Activists: Did Duterte just affirm admin employing ‘trolls’?
MANILA, Philippines — Several activist groups, including the Bagong Alyansang Makabayan (Bayan), have raised suspicion over President Rodrigo Duterte’s rant against Facebook, which took down some fake social media accounts and pages due to “coordinated inauthentic behavior” or CIB.
The activists think Duterte’s apparent displeasure over Facebook’s move was an indirect admission that the administration “is behind the network of fake news, fake accounts.”
Bayan secretary-general Renato Reyes said Tuesday that Duterte’s seeming threat to ban Facebook in the Philippines not only showed the President’s dictatorial tendencies but also the government’s possible use of public funds to operate so-called trolls or trolls farms.
“Duterte goes all dictatorial again with threats vs FB operations in the Philippines. It is the same tactic he used against Rappler and ABS-CBN,” Reyes said in a statement.
“Duterte practically admits the government is behind the network of fake news, fake accounts, and state-sponsored coordinated inauthentic behavior which was the reason why Facebook took down the pages,” he added.
In a pre-recorded talk aired Monday night, Duterte said Facebook should talk to the government after it removed what he described as “advocacy” social media pages of the government. He also wondered why the social media network continues to operate in the country if they cannot help the government.
Further, Duterte accused Facebook of just listening to leftists and activists.
Makabayan party-list organizations likewise think Duterte’s apparent dislike of what happened to the fake social media accounts and pages was an admission that the administration has control over its clandestine operations.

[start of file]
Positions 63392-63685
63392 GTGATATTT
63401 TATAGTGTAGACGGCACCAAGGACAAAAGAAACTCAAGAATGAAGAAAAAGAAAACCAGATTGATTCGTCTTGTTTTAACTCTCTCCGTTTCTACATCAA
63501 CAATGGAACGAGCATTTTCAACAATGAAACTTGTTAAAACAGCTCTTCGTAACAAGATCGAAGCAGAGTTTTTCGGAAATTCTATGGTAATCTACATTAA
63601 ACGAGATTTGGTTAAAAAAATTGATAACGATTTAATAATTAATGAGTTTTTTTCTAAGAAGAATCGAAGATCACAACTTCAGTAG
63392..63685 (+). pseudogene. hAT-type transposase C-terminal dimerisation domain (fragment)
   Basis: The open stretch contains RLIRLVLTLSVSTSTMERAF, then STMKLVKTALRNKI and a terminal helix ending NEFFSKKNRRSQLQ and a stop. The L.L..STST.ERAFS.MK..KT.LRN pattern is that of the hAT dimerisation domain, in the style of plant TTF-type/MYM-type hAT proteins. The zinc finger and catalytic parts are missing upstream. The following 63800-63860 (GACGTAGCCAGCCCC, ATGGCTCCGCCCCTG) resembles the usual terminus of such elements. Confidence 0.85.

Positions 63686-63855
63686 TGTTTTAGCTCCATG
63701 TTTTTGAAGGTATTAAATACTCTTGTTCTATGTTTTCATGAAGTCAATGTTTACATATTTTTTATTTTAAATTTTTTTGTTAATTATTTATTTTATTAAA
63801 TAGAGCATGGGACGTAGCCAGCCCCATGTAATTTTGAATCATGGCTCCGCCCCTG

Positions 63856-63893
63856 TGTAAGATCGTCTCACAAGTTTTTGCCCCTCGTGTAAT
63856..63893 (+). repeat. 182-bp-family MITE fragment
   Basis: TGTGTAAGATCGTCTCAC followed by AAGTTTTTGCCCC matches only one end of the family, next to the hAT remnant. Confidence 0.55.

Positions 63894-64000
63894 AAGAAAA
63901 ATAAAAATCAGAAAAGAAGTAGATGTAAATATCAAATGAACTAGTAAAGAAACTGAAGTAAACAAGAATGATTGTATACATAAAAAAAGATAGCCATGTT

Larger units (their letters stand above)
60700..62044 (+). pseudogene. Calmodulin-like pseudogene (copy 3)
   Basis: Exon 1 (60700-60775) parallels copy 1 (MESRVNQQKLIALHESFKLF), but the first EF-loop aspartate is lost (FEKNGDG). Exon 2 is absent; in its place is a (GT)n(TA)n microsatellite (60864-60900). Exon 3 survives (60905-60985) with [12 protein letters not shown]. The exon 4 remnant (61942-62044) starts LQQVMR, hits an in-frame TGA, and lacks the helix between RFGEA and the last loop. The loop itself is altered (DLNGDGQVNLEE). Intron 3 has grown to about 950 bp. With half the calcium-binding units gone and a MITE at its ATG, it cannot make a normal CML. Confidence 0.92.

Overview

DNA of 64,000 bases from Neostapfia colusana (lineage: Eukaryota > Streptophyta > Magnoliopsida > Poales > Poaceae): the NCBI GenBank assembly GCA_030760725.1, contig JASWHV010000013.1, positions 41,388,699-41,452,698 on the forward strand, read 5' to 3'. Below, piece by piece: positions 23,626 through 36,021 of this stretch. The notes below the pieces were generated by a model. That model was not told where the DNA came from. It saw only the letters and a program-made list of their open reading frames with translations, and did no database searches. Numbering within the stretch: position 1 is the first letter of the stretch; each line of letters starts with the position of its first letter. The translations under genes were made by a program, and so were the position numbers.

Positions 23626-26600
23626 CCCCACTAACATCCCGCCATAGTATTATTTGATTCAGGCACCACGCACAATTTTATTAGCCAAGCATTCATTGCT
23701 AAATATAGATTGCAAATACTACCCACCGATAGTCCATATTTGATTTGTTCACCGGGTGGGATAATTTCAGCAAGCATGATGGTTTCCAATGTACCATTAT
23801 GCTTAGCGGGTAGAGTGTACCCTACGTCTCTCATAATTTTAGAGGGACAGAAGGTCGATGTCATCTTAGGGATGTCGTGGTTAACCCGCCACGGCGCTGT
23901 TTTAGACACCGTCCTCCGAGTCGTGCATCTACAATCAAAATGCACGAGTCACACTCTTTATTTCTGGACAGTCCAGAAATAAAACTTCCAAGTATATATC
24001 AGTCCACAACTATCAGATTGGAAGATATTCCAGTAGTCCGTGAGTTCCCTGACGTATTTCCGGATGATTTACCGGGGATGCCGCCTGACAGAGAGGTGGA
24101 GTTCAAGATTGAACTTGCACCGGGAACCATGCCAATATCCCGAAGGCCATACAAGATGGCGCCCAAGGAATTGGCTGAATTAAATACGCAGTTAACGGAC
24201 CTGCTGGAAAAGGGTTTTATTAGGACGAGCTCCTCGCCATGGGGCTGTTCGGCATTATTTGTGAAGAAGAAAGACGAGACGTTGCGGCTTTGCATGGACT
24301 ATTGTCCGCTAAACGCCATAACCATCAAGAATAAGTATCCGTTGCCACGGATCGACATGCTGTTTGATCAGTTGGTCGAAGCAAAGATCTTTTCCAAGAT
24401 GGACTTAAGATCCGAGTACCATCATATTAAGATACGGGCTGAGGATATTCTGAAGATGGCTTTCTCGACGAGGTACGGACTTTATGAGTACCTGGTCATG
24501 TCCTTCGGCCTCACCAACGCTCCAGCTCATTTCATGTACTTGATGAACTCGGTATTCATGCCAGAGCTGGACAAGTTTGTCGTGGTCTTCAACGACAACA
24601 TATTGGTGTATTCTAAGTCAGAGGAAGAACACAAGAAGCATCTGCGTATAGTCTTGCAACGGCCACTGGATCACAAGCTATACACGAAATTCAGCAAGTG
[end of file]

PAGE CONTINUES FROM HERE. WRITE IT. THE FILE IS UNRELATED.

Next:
“Duterte admitted what his generals lied about–the government is behind the Facebook troll accounts. His admission opens up a can of worms, and several questions beg to be asked,” Bayan Muna Rep. Ferdinand Gaite said.
“What is the extent of the government’s involvement in the management and operation of online trolls both those based here and in Fujian, China? How much public funds are being wasted for their operations? Aside from Capt. Cabales, who are the other military officers commanding the Army trolls, and ultimately who is the top commander of these trolls?” he asked.
Facebook Head of Security Policy Nathaniel Gleicher last week announced the takedown of the social media accounts and pages after over CIB or synchronized use of fake accounts, which is meant to deceive users into believing that they were actual people. The network of accounts and pages was traced to the Philippine National Police and the Armed Forces of the Philippines.
Also, another network that was closed down by Facebook was accounts and pages traced to a group of individuals in China’s Fujian province that posted in Filipino, English, and Chinese languages expressing support for Duterte and the possible 2022 presidential bid of his daughter, Davao City Mayor Sara Duterte-Carpio.
However, Gleicher maintained that Facebook’s actions were not based on content but merely due to the networks’ CIB which violates the social media giant’s policies.
Youth group Anakbayan, meanwhile, asserted that the group Hands Off Our Children — a group that consists of parents whose children were supposedly recruited by communist rebels — is not an advocacy tool but a means to red-tag critics of the government.
Hands Off Our Children is just one of the many social media pages that Facebook shut down last week. It was traced to a soldier of the Philippine military.
“For Anakbayan, this is a clear admission of Duterte’s involvement with deleted troll armies notorious for being fueled with billions worth of budget by the national government,” Anakbayan said in a statement.
“The youth group was at the receiving end of cases filed by the state-run ‘parents’ organization’ for allegedly kidnapping their children,” it added.
The government and its supporters have been accused of using troll accounts to boost its popularity and perceived support for Duterte. The Facebook takedowns of fake accounts and pages linked to the police and military was the first time a government institution was dragged into such controversy.
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